August 31, 2016
Did you ever wonder why public business seems to take so long? I suppose you have, if you’ve ever waited for the gears of government to churn out a zoning change or a traffic bylaw. And the bigger the government, the slower the gears do turn.
It has to do with words. Words are imprecise symbols with which we all attempt to communicate our sentiments whether in love or in war or in the humdrum business routines of local government. The nature of language makes it impossible to ever arrive at precise meaning. We try to get as close as possible to consensus. We do the best we can.
Think of a word as an empty capsule that you might obtain at a health food store. You buy a whole bag of them intending to fill them with your own blends of herbs and grass juice. Then you try to remember what you put into them. In your inexpert attempts to fill these capsules with nutrients you may experience frustration and resort to buying capsules that are labeled by an expert; – you trust the expert is not deceiving you.
All of the words we use are like those empty capsules. The meaning they carry depends on a number of factors. The word itself has meaning. The inflections of our voices add substance and character to the message. Our posture as we speak says more than we think. The choice of one word over another with similar meaning will shift the sense in one direction or another.
So we do our research; we investigate; we study; it all takes time.
Hence, the office of the solicitor, the advocate, the lawyer, and the legal assistant. Need to come to a conclusion? Of course we do. At least we are expected to come to a decision. So we consult our legal team which responds in legalese.
The party of the first part (me) and the party of the second part (you) will agree that the party of the third part – and then the document proceeds to identify the parts and all the options available each with their ramifications. All of this takes several iterations by letter to bring us to understand that this exchange is costing us more than a simple agreement and a handshake.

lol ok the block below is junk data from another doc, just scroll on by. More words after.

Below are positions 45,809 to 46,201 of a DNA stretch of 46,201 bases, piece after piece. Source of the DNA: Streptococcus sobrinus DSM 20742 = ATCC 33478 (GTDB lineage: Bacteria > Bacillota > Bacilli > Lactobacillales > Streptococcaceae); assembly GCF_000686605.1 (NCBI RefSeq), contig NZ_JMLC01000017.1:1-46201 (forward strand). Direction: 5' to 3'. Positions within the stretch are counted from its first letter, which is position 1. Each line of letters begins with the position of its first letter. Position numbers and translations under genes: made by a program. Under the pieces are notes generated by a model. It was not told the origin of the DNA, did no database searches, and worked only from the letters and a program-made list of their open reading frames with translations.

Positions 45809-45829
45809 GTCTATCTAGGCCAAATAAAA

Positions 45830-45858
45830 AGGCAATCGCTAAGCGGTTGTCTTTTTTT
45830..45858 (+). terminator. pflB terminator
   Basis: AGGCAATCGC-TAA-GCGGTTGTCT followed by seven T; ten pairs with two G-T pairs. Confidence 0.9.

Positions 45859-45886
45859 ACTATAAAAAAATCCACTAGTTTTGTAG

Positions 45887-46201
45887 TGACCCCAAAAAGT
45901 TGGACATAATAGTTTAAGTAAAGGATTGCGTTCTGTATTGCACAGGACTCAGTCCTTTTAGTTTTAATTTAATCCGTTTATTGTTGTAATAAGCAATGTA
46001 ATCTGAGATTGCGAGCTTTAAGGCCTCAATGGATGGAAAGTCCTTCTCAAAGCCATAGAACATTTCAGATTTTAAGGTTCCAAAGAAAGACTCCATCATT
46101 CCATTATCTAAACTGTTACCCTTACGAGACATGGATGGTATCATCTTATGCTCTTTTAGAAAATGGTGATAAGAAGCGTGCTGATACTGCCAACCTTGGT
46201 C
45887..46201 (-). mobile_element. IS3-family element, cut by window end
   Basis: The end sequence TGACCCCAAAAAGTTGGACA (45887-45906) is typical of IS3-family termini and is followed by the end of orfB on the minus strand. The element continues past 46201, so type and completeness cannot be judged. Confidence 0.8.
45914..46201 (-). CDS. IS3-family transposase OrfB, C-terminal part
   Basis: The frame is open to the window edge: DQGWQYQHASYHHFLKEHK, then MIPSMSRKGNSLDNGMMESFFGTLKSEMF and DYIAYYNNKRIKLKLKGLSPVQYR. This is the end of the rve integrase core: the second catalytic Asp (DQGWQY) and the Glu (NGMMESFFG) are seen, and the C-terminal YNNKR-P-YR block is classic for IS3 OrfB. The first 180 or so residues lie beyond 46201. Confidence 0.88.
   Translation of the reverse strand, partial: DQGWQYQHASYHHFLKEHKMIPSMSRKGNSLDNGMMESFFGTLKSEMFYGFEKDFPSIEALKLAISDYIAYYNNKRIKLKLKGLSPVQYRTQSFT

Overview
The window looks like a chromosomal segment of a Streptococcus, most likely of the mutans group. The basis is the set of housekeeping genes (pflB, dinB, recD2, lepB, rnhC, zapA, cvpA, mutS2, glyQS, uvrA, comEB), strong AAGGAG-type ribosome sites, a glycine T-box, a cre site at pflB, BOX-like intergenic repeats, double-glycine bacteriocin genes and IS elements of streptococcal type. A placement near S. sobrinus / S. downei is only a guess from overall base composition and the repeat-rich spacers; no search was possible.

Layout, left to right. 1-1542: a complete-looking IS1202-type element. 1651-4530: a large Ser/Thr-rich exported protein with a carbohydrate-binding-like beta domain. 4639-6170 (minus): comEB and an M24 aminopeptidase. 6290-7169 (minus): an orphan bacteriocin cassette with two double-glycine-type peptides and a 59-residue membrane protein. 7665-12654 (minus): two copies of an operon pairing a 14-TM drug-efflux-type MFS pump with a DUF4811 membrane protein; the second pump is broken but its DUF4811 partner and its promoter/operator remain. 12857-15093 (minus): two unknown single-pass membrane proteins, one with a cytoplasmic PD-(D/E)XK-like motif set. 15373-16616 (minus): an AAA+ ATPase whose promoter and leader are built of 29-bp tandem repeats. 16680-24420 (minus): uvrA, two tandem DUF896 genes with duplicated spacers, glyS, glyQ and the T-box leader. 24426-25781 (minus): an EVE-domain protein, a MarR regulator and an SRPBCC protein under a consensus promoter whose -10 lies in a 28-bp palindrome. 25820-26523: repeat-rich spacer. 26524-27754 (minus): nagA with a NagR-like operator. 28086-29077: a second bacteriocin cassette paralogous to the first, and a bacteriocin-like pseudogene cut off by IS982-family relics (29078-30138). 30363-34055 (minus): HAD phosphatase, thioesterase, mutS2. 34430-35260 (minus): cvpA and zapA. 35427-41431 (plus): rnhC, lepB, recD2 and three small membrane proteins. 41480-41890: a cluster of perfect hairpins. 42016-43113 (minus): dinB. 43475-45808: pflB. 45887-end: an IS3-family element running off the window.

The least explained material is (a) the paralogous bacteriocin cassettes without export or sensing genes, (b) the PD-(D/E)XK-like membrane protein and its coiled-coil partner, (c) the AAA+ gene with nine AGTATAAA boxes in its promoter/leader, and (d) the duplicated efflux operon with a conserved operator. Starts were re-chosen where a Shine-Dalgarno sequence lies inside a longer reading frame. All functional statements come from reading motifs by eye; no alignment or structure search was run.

But we live in a lubricious and litigious generation and we are afraid of transmitting some contagion by contact of hands.
Your duly elected Council with the duly elected Mayor have to be sure that we are speaking the same language, filling those capsules with mutually agreed-to meaning. This takes time. Some of our good English words actually carry a variety of shades of meaning. To wit: frog: the centre underside of a horses foot; frog: a small, cold-blooded leaping animal that is becoming more and more scarce; frog: the attachment by which your bayonet is affixed to your belt; frog: a grooved device at the intersection of two railroads; etc and etc.
Not that Mayor and Council have debated at length on the plight of the frog. But it takes time and much discussion to understand each other as we debate the issues of community: taxes, infrastructure deficit, playground and road safety, purchasing policies, fair practices, spending of public funds, and beauty or practicality.
But that’s democracy and we cherish our freedom to arrive at our own conclusions, make our own decisions, and fix our own mistakes, however long it takes.
Merlin Nichols, Mayor